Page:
Safe and No Risk Investments

  • By Jen Steever
  • 23 Jun, 2017

Investment Risk in Retirement by J. Elvin Dashiell

I have received so many questions over the years regarding the safety of certain investments so I would like to share with you about "safe" and "no risk" investments. I would like to define what those terms mean and how they apply to financial planning. Customers often believe investment choices are supposed to become more conservative and less risky as they approach retirement. They don't always know how to evaluate an investment's risk.

Understanding the Terminology

It's a good idea for everyone to be vigilant because these terms are misused quite often. They are not interchangeable. This would not be a concern except that the consequences of these terms can drastically affect your retirement nest egg . Let's define how these terms might be used by a financial advisor, broker, or investment advisor.

 

As a general rule, investment products offered by these people always carry the possibility of you losing a large portion of your retirement nest egg (i.e. stock market crashes in 2003 and 2008). It is often impossible for them to guarantee that you will never lose any of your money. So instead, they use the terms aggressive, moderate, or conservative to describe the levels of risk. When you get to retirement age, some will recommend you shift your investment to more moderate or conservative investments to mitigate the risk level but they cannot eliminate all risk.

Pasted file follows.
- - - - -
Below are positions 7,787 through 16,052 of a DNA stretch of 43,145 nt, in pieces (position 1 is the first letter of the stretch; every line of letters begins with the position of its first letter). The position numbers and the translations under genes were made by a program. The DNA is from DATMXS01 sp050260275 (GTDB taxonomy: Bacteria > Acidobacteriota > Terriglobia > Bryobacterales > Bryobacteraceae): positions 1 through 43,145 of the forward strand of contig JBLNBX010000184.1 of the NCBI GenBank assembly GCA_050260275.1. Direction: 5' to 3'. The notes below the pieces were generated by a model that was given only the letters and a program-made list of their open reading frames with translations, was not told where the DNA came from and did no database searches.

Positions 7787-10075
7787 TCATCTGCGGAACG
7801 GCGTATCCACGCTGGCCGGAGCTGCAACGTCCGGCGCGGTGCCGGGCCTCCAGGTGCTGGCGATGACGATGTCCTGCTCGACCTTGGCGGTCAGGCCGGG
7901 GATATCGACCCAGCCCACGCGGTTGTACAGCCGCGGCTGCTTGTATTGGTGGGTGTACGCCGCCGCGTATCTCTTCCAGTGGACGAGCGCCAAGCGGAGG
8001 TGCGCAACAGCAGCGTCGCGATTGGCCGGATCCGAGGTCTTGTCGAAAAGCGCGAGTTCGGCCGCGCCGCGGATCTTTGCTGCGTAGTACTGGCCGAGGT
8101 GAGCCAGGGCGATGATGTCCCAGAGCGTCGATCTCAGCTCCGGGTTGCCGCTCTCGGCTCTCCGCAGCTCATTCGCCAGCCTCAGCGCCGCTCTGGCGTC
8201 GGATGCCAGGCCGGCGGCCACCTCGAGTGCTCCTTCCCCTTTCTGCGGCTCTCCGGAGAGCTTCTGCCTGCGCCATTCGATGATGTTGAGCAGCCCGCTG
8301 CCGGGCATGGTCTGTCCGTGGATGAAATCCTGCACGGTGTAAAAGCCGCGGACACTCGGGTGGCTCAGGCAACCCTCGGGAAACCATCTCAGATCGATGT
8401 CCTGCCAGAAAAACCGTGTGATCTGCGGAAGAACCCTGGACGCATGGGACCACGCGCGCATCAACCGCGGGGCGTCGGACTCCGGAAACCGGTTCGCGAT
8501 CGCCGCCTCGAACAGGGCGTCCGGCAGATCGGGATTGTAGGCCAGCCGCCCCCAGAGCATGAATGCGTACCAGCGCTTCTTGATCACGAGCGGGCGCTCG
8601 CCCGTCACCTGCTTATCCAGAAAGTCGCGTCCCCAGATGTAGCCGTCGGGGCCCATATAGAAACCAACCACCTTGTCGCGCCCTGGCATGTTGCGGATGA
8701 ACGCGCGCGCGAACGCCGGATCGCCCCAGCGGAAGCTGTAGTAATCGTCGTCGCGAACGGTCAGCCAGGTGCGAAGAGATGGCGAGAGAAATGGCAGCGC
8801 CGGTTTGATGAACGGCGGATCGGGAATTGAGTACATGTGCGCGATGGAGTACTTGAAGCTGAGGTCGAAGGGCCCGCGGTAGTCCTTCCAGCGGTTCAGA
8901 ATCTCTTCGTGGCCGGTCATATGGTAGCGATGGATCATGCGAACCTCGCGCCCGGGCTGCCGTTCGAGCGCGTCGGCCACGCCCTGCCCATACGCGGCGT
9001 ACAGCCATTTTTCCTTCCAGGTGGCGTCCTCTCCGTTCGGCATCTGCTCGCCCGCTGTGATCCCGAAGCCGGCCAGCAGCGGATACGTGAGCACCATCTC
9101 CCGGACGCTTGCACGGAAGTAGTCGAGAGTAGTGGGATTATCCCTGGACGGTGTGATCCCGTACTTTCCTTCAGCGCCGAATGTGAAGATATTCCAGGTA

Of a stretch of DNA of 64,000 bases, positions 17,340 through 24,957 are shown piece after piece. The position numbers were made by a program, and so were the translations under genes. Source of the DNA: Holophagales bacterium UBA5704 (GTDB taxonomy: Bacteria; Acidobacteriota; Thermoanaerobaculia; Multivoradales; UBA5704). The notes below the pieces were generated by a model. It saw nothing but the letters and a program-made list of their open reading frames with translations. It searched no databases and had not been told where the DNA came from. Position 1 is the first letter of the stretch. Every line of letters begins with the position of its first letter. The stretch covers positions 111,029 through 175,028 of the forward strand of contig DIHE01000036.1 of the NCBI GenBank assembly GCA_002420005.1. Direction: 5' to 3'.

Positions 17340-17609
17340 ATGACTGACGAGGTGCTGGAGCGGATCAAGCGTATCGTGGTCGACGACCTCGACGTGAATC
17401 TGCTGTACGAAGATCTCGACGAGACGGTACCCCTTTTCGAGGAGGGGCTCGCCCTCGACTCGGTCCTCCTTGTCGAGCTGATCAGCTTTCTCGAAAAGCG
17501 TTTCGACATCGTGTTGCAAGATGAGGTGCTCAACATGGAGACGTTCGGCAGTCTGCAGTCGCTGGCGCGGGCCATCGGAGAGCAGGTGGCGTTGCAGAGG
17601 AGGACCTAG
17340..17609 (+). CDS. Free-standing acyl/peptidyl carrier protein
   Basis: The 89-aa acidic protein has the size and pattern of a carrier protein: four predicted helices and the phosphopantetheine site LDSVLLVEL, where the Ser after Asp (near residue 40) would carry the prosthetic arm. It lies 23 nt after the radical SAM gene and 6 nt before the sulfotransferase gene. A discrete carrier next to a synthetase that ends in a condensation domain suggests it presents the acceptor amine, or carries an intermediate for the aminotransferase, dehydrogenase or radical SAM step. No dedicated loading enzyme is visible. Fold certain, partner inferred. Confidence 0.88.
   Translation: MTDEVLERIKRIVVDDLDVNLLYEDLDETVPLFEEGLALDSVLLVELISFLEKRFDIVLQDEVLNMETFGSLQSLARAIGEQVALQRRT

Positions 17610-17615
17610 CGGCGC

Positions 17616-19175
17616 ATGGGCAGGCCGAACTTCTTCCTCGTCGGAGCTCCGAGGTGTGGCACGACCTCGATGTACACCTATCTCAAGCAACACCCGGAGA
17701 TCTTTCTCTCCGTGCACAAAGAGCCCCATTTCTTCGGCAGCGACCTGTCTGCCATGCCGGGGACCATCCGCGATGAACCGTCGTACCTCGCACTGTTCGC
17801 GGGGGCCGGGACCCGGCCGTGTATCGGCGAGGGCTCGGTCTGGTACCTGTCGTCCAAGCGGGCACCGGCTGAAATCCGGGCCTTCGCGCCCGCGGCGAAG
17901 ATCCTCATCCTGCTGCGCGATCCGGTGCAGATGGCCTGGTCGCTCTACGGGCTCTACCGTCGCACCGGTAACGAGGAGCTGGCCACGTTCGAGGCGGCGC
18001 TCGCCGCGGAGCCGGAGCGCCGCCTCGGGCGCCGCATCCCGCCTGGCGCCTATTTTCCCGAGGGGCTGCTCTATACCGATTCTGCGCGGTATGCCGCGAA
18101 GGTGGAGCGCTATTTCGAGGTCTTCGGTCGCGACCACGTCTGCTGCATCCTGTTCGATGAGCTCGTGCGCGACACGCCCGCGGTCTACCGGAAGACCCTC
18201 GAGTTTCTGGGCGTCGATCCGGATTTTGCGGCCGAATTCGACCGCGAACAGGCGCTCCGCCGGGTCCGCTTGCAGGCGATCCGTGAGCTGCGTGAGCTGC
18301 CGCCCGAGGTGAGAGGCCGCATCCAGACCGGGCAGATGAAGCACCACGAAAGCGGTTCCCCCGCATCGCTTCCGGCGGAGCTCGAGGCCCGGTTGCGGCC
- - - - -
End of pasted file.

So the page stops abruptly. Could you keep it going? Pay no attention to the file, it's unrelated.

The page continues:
Nest Egg Review

Our recommendation is that when you are at or near retirement, you owe it to yourself to have your retirement nest egg reviewed by a competent advisor who offers "no risk" investments. S2S Silver Services offers this service at no cost or obligation. It is critical for you to understand that the way your retirement nest egg was invested during your forty plus working years may not be how to proceed in retirement